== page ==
Lilla Piratförlaget, 2015.
Reviewed by Fiona Graham in SBR 2016:1
Review Section: YA and Children's Fiction
Doris is a determined little girl who knows her own mind. And what she wants is to finish the civil engineering project she’s working on in her sandpit, not to go out for afternoon tea – particularly when that means putting on a pink flouncy frock rather than her favourite sailor suit. To make matters worse, eleven-year-old Egon, her new step-brother, commandeers her bike and makes fun of her lopsided cardigan in front of the grown-ups. Doris loses her temper and stalks off on her own to teach the whole family a lesson.
As Doris stumps across country, her hair grows ever longer, wilder and spikier. She stops for a chat in Arnim’s kebab restaurant, whose patrons include a human-sized rodent. She makes her way across mountain ranges and exotic countries with incomprehensible languages. She braves a hippopotamus in a great river, and plunges into a muddy chasm, after which she dries off by wrapping herself in her now floor-length hair.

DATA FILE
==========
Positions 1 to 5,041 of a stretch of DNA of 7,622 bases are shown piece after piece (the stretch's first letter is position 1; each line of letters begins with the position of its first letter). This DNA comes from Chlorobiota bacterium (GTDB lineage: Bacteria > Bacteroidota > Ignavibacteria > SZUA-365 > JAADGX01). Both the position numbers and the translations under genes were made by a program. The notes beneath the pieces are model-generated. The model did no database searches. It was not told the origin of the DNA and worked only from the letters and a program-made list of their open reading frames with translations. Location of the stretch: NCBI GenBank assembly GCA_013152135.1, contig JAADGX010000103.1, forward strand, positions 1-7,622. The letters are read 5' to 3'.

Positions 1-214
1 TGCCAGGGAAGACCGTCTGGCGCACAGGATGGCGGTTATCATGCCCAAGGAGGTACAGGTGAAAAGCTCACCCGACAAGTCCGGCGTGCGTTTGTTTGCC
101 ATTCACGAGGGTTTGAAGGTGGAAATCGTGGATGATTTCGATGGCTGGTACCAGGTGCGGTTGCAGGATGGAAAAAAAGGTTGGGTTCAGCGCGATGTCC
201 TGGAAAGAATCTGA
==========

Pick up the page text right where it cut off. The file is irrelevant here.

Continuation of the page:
Yet when Doris finally decides to go home, the family are in the middle of a game of Scrabble and haven’t even noticed her absence. Mum invites her to join in, though the child can’t yet read or write. It’s at this point that Doris’s ever wilder hair expands to fill the whole living-room in an explosion of angry red. Finally, the two grown-ups get the point. The smallest member of the family demands to be taken seriously, not for granted. And she badly needs a cuddle.
Pija Lindenbaum’s expressive illustrations skilfully reflect the magical inner world of a young child, mixing the everyday with the outlandish. One double-spread features three girls trundling their go-kart downhill – against a backdrop of exotic golden onion domes, with snow-capped peaks adorned by a polar bear in the background. The vivid colour schemes reflect changes in the child protagonist’s emotional state. The initially muted colours of everyday life shift into rich purple and gold while Doris is on her travels, and pillar-box red when she finally vents her full fury.
Anyone who can recall feeling hard-done-by as a young child will be able to relate to this quirky, gently humorous story, which so clearly demonstrates that a child’s feelings are just as strong as an adult’s – if not stronger. Lindenbaum’s fine book, which is suitable for reading aloud to pre-school children, lends itself to exploring the emotional needs of the very young. It may appeal particularly to those coping with the demands placed on them by a reconstituted family.